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Our craps beginner’s guide will help you understand the rules, familiarize yourself with the table layout, and learn how to pick the smartest bet.
What Is Online Craps?
Craps is a popular dice game that originated in land-based but now dominates online platforms. It is a 100% game of chance, easy to learn, and doesn’t require strategy.
Craps is played with two dice and a board in rounds. It also relies on chips for making wagers. The game’s goal is to predict the dice value that will land on the board after you make a bet.
Compared to land-based casinos, where players (shooters) roll the dice by themselves, online providers use a random number generator to ensure the randomness of outcomes.
Typically, craps is a fast-paced game when played in brick-and-mortar casinos. However, gamblers can take as much time as they need to assess their bets when playing online.
How to Play Craps — Basic Rules
Every craps game begins with the come out roll, the first roll of the dice or the roll of the new round after the previous one has ended. The player who throws the dice is called the shooter. Contrary to land-based casinos that accommodate up to 20 shooters at the table, the online variation only has one shooter.
So, you must press the ‘’roll’’ button when you want to roll the dice. If you want to place a bet, you can only do it with the pass line or don’t pass the line bets, the only ones available at this phase. The bets are placed when the disk flips to ‘’On.’’ Once the number is rolled, there are three possible outcomes:
Natural — If you land 7 or 11 in the come out roll, you win and continue to roll the dice.
Craps — If you get 2, 3, or 12 in the come out roll, you will lose. However, you can roll the dice again.
Point — Whenever you roll 4, 5, 6, 8, 9, or 10, you’ve rolled the point roll, which marks the second phase during the round. At this point, you will see a small button ‘’On’’ that appears when a point is established. Now you roll the dice again and hope to get the same sum as before. It doesn’t have to be the same combination of numbers as long as the two numbers add up to the same sum. Rolling a 7 in this situation, also called ‘’sevening out,’’ leads to a loss and marks the end of the betting round.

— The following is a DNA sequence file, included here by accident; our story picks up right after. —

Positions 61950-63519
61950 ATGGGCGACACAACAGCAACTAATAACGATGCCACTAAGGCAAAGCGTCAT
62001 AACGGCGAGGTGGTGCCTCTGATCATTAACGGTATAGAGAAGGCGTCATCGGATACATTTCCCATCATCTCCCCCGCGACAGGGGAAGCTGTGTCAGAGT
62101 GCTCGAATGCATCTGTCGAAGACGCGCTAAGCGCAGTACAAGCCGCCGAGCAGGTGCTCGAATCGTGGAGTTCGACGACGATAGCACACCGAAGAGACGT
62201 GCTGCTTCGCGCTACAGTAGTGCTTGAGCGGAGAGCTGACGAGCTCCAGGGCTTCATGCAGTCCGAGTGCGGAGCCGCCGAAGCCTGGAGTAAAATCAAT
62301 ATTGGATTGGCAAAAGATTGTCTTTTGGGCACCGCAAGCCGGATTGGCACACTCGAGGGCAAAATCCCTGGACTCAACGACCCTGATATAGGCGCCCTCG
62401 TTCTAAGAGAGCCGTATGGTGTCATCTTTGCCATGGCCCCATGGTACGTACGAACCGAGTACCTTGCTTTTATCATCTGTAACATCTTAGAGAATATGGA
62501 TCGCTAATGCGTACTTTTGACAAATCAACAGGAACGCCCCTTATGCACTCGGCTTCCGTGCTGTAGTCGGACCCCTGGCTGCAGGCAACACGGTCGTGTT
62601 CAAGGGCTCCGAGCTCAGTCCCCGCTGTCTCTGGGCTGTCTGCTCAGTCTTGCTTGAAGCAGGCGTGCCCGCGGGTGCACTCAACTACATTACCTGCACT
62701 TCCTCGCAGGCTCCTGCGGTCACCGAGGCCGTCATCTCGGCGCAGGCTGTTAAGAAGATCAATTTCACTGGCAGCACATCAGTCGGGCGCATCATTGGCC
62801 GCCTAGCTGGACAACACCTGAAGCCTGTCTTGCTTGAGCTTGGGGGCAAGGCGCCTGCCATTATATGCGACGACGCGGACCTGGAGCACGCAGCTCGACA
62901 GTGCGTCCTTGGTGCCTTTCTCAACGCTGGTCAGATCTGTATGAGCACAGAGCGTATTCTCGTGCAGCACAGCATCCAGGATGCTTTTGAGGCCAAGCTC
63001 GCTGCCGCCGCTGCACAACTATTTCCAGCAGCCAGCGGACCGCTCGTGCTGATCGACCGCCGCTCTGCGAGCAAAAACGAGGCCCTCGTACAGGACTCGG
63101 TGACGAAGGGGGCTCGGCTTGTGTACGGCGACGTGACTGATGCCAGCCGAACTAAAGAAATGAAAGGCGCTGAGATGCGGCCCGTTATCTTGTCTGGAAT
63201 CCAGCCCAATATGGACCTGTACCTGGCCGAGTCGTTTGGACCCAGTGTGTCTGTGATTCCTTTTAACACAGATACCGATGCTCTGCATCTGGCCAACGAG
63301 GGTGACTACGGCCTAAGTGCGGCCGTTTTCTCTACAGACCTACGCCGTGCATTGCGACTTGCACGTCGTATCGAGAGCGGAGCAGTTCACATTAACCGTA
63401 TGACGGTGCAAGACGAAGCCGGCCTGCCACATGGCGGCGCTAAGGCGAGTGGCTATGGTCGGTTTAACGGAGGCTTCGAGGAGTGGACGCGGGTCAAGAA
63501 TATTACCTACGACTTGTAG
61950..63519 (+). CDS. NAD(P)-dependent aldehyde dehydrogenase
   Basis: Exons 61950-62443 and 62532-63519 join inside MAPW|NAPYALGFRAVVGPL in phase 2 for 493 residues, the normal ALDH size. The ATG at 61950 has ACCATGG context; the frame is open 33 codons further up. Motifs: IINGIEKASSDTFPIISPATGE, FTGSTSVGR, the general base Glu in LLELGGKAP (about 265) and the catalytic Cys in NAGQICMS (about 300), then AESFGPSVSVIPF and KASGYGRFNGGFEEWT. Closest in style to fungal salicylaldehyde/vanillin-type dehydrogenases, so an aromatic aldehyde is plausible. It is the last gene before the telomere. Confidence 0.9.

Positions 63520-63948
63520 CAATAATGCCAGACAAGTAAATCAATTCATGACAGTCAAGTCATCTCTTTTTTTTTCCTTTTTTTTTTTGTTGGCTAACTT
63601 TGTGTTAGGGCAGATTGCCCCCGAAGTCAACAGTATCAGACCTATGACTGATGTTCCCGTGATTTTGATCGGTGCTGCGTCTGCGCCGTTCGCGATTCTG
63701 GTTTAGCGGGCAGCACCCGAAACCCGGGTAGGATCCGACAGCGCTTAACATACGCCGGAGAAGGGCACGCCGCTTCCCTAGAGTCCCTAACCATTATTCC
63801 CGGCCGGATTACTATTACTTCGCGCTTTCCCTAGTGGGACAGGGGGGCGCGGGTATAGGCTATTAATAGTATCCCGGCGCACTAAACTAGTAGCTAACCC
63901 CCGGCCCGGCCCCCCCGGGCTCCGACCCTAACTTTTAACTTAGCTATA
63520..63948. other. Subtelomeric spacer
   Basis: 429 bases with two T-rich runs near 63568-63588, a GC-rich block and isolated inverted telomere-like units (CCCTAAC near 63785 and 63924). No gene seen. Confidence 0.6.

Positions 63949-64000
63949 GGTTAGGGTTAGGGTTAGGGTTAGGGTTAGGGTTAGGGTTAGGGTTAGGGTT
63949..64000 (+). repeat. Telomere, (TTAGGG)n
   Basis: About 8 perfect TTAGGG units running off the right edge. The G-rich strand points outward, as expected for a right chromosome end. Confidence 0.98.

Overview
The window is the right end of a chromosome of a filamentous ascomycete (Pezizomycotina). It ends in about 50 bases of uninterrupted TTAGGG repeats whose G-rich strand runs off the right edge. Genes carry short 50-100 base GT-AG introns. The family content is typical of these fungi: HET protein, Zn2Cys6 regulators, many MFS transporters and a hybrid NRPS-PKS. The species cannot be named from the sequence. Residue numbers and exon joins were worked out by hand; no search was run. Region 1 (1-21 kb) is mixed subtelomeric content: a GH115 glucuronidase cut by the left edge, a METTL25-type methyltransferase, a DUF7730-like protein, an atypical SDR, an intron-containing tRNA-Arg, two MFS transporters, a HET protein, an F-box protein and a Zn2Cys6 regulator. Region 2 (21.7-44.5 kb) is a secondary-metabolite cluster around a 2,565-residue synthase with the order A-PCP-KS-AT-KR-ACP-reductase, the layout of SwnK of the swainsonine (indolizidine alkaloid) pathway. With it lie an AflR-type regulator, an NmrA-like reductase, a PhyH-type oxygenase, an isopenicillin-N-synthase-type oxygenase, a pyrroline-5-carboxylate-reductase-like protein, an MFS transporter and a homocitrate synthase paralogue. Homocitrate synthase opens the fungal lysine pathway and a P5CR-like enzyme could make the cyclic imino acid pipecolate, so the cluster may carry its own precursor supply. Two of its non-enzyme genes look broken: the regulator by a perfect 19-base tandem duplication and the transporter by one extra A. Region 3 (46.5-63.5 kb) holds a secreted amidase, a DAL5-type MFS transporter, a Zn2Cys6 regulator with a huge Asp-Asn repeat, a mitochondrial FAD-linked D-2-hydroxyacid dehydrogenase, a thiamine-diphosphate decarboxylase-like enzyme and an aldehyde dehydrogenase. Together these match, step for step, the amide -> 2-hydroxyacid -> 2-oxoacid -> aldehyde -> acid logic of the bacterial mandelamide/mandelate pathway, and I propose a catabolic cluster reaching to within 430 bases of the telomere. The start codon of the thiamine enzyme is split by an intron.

Great US Online Casinos to Play Craps
We have identified the best US online casinos for playing top-quality craps games based on our meticulous research.
We assessed their major characteristics, such as their betting limits, the game providers behind their craps variations, and the choice of craps games they offer. On top of that, we have evaluated their:
- Payment methods
- Customer support
Take a look at our list of US-friendly online casinos to play craps at the top of this page.
Types of Bets in Craps
Some players feel a little intimidated by the table layout due to its complexity. However, the real fun begins once players learn how it works. The table layout can look slightly different from casino to casino, but each follows the same rules and bets.
Craps feature over 40 different bets that meet every player’s level of experience and budget, placed in the designated area on the table. Some are simple and suitable for beginners, while others are complex and intended for experienced players. You are not obliged to learn all of them as a player, but the more you know, the higher your chances of winning.
Bets fall into two categories — single-roll and multi-roll bets.
- Single-roll bets are wagers available for one dice throw, while multi-roll bets assume many dice rolls to be resolved. Field, any craps, any 7, 3 or 11, 2, or 12 are examples of single-roll bets.
- Bets like pass line, don’t pass line, come, don’t come, hardway, big 6 and big 8, and place bets are multi-roll bets.
We will discuss the most common ones.
With this wager, your bet goes to rolling out a natural (7 or 11) in the come out roll or winning the point in the point roll.
If you roll craps during the come out roll or 7 during the point roll, you will lose.
Don’t Pass Line